In 2017, John Lewis asked the nation what British summertime means to them and worked with award-winning British illustrator Paul Thurlby (repped by Hansome Frank) to create this humorous, celebratory, summer campaign. Peter Cross, Customer Experience Director at John Lewis tells us about his work and the campaign.
Can you tell us a bit about your career and your current work?
I’ve been in marketing and communications all my career. I’ve worked in various companies including L’Oreal and the Cartier Group. For 10 years I co-owned a Marketing and branding agency with Mary Portas and we had a great time doing lots with shops, branding and telly too.
Five years ago I went back in house at John Lewis. John Lewis Partnership is such a fantastic brand and so very loved in the UK, with 50 shops as well as its online site. As Customer Experience Director I am responsible for all aspects of the customer experience – in store and online.
My work is all about customers– how we can make their experience more differentiated, more compelling and exiting. We might do this by considering how we launch products, for example.
I get my kicks from innovation. I love doing something first and doing something big. I work alongside great people every day – it’s brilliant!
Can you tell us a bit about the process behind National Treasures?
Paul’s project was the first time we had done anything on that scale at John Lewis. It was about 6 months from brief to installation. One of the members of my team had seen his work in a book and brought it in. We loved how he conveyed the quintessential British wit and idiosyncrasies in such a lovely, light-hearted way. It absolutely chimed with our values.
In terms of the process – I’ve got something next to me – it’s a note Paul wrote to me on the launch day and it says “we got there in the end”. That sums it up really. It was such a unique commission for John Lewis, and a unique commission for Paul.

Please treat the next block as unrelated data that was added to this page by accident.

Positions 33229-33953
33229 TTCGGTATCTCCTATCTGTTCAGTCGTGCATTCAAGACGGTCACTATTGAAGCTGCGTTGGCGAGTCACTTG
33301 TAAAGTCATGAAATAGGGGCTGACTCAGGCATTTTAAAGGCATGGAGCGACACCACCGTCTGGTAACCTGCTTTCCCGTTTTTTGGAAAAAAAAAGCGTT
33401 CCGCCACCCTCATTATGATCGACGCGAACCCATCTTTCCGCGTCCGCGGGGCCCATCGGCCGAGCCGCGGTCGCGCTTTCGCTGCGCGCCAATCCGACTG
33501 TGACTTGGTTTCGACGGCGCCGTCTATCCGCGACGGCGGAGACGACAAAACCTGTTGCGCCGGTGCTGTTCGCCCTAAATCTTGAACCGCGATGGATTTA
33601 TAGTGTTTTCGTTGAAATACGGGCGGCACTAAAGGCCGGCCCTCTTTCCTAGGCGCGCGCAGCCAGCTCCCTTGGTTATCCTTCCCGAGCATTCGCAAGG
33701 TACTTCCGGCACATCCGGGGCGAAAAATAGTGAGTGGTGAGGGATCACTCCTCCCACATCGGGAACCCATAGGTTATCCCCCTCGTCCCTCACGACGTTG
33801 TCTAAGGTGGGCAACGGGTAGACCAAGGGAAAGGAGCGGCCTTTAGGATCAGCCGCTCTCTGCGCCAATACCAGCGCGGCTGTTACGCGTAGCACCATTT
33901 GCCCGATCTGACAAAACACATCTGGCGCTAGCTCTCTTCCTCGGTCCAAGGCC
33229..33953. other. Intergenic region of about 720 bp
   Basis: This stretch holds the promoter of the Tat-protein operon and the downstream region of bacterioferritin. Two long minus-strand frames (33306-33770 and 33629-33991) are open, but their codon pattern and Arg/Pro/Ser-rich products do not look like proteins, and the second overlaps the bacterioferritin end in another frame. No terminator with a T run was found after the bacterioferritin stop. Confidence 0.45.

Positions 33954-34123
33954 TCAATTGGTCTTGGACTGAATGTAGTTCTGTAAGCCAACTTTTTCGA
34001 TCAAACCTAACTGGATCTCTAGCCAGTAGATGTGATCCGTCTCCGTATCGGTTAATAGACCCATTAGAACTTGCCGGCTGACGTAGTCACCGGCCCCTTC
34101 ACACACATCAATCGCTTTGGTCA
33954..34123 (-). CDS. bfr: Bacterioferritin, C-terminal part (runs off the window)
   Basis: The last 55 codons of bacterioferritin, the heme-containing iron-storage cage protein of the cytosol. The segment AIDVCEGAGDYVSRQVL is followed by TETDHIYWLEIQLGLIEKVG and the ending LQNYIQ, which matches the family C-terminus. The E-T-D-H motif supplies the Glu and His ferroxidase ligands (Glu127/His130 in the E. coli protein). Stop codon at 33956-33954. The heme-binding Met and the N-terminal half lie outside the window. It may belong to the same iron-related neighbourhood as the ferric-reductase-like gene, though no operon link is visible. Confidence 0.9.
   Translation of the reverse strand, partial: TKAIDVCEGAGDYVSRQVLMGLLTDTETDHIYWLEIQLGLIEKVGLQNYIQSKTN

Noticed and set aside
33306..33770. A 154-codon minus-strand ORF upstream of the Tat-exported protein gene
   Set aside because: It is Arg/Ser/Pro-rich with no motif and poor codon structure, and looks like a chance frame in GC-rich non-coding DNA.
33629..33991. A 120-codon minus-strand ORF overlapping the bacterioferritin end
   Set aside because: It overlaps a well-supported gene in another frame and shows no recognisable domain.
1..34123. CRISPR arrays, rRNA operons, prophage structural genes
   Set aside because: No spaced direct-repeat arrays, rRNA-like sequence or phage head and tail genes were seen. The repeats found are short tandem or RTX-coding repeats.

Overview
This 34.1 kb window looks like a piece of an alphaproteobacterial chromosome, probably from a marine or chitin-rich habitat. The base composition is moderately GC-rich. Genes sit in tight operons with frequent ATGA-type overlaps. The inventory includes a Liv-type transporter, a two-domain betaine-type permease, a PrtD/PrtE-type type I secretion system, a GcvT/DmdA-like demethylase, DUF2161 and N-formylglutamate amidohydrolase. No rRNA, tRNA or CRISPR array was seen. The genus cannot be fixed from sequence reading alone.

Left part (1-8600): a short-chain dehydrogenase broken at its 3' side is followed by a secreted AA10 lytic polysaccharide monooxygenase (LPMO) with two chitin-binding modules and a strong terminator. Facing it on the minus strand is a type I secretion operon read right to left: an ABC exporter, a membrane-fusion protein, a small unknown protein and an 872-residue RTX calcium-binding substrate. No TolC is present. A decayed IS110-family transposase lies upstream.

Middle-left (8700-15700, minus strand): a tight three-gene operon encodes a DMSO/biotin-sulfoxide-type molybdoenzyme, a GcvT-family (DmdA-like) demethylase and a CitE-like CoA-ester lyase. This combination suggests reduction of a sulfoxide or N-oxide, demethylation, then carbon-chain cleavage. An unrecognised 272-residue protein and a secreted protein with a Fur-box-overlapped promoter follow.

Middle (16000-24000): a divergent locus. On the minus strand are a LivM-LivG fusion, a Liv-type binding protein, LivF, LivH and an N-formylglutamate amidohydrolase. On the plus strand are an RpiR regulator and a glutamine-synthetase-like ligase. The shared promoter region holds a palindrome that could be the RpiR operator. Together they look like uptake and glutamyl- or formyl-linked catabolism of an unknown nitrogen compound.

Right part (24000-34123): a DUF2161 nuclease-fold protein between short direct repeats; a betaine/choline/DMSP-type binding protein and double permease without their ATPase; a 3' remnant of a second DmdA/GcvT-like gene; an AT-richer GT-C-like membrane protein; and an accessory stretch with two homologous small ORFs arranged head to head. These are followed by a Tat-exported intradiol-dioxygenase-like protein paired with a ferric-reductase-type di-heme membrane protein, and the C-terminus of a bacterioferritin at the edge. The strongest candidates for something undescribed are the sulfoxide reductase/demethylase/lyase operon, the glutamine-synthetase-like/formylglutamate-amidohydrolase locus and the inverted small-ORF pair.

We knew we liked each other, that was our starting point. But then we had to both be clear about what we wanted out of the project. There were lots of practical considerations – the number of windows (the campaign ran across all of the John Lewis Shops – that’s about 16 miles of window) – the sheer scale of the mobile installations in store (The Oxford Street store had 220 life sized characters alone).
As with any creative process some drafts worked, and some didn’t so much. I imagine there were times Paul was sick to the back teeth with us (laughs)– but we knew this was a big project and we had to keep it chiming with our values and those of our customers.
Then there were the content based considerations – diversity and inclusion is incredibly important at John Lewis and we had to reflect those values in this project. That’s not always an easy thing to do.
We had some heated creative discussions, but any great creative work needs opinion and debate. Then, when you’ve worked those bits out, the work starts to evolve and get real and then you can really enjoy it!
What do you enjoy the most about commissioning and working with illustration?
The joy is in the creative selection process. Seeing the work come through. Working with talented creative people- and goodness, Paul is just that. In any commission you worry about what you will get back. But unlike photography, with illustration you do have a good idea of what you’ll receive.
There are so many variables with photography – the lighting, the angles and so on – you don’t always like what comes back. But illustration you know the style so you can be confident in what will be delivered.
Do you often work with illustrators at John Lewis?
We don’t work that often with illustrators. Of course, before the National Treasures campaign, we had the high profile Hare and Bear Christmas advert, which was an exception. We do some work with fashion illustration.
The National Treasures campaign has certainly taught us that we should consider doing more with illustration. It went down so well. It’s such an evocative medium. The luxury industry use it far more than the high street- and with more conviction. Why? I think it takes time to commission great illustration – and often the fast pace of retail can’t accommodate that. At John Lewis we attempt to be as considered and thoughtful as we can be and maybe this is why this collaboration was possible.
We are led by photography – and increasingly 3D work and film. When time isn’t on your side there is an inclination to rely on the immediate nature of photography.
However, we do work with illustration outside of the direct retail focus – when we are opening a new shop for example. Illustration is so much better at conveying the spirit of a city. So we work with illustrators on, for example, event invitations – and that always wins hands down over photography.
All illustrations: Paul Thurlby
Photographs of National Treasures: Tom Robinson